Even if you do not know anything about exercise or athletics, you know that staying hydrated, which means with enough water in your system, is important.
You see that all the time with runners at the New York City Marathon. But what about if you are not running a marathon? What should you during or after your workout?
We found Janine Pero at the Equinox Gym where she works out at least an hour every day. She has already run three marathons so she pays attention to hydration, which in her case, is unusual.
"I'm drinking coffee for the caffeine and then I'm drinking Crystal Light because I like the taste and there's no calories," said Pero.
While the caffeine in coffee may be a questionable choice for exercisers, and could be dangerous if you drink too much, there is no doubt that plain water is not.
In fact, plain water is fine for most exercise plans.
"Any exercise between 0 and 60 minutes, just drinking plain water is perfectly fine," said Kate Mone, a nutritionist from Cleveland Clinic.
However, it is when exercising more than an hour that a sports drink may be a good alternative.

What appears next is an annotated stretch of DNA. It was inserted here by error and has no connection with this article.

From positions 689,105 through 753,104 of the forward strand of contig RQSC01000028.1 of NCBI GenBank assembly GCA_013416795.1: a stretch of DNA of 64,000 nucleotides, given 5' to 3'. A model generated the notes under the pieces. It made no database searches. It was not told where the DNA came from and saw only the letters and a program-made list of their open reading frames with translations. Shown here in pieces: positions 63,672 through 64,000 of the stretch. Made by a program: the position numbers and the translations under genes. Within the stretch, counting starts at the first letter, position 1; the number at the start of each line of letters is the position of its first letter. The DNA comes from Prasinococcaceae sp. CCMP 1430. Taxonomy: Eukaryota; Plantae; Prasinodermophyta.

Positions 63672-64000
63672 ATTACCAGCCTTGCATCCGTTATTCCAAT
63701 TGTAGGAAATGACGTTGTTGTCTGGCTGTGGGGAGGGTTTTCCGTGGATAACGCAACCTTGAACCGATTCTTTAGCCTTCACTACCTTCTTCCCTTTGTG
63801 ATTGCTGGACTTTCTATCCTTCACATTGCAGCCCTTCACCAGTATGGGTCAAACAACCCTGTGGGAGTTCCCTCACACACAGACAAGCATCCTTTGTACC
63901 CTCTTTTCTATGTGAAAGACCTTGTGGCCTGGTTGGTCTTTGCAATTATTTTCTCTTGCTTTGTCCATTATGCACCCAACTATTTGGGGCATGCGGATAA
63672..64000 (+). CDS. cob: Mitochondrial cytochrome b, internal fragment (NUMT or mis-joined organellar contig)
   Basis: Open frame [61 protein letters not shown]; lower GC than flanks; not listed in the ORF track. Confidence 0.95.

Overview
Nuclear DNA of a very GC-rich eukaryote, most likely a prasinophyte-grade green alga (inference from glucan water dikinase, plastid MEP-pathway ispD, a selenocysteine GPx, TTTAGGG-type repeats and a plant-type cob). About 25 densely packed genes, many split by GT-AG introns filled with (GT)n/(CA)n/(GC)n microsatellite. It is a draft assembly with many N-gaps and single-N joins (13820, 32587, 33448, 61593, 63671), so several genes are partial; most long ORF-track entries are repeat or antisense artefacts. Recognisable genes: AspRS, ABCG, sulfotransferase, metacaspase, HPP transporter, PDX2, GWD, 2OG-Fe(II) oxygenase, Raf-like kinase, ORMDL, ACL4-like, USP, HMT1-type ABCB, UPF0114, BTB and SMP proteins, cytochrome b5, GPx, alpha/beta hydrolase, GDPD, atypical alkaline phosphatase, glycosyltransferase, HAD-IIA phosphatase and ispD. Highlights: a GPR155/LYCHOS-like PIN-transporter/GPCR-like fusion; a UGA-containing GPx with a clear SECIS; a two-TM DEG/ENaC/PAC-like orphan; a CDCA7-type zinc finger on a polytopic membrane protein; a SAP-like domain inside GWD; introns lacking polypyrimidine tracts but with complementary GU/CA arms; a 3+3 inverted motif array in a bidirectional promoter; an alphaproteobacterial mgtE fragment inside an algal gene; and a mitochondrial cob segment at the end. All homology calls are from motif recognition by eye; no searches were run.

That is because when you begin to sweat, you lose water. After about 60 minutes, you begin to lose electrolytes and sodium, and your glucose levels begin to drop.
Some sports drinks have now have added protein. However, so far there is no evidence that there is any added benefit in terms of energy or performance from the protein.
Then there are those labeled "energy drinks." Many of them are heavily loaded with caffeine, so it is best not to mix them with exercise.
One new area of research, however, is looking at a familiar drink for after the workout: fat free chocolate milk.
"There's been lots of research showing how chocolate milk is a perfect post-workout recovery drink because it has the exact, right combination of carbohydrate to protein to fat ratio that research shows will optimally refuel an athlete after their workout," said Mone.
Now these studies that chocolate milk will refuel post workout have not yet been reviewed by other experts. They were presented at the conference of the American College of Sports Medicine. However, the milk manufacturers funded them. That does not mean they are invalid, but do suggest the possibility of bias. But no calories, good nutrient - why not?